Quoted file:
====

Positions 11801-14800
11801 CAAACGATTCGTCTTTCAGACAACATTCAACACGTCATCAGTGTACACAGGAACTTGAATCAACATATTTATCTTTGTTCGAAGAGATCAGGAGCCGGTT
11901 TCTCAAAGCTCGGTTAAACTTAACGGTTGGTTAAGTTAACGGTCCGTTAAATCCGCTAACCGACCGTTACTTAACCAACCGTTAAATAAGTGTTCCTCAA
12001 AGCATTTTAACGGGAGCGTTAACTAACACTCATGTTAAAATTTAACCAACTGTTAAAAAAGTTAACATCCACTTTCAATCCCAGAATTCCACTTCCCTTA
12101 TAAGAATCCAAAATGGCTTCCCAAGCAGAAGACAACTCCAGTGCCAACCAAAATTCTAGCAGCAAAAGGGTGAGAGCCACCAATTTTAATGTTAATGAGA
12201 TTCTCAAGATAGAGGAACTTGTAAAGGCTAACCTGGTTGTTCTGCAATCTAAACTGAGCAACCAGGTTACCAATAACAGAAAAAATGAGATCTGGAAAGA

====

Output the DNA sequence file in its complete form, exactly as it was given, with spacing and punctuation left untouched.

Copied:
Positions 11801-14800
11801 CAAACGATTCGTCTTTCAGACAACATTCAACACGTCATCAGTGTACACAGGAACTTGAATCAACATATTTATCTTTGTTCGAAGAGATCAGGAGCCGGTT
11901 TCTCAAAGCTCGGTTAAACTTAACGGTTGGTTAAGTTAACGGTCCGTTAAATCCGCTAACCGACCGTTACTTAACCAACCGTTAAATAAGTGTTCCTCAA
12001 AGCATTTTAACGGGAGCGTTAACTAACACTCATGTTAAAATTTAACCAACTGTTAAAAAAGTTAACATCCACTTTCAATCCCAGAATTCCACTTCCCTTA
12101 TAAGAATCCAAAATGGCTTCCCAAGCAGAAGACAACTCCAGTGCCAACCAAAATTCTAGCAGCAAAAGGGTGAGAGCCACCAATTTTAATGTTAATGAGA
12201 TTCTCAAGATAGAGGAACTTGTAAAGGCTAACCTGGTTGTTCTGCAATCTAAACTGAGCAACCAGGTTACCAATAACAGAAAAAATGAGATCTGGAAAGA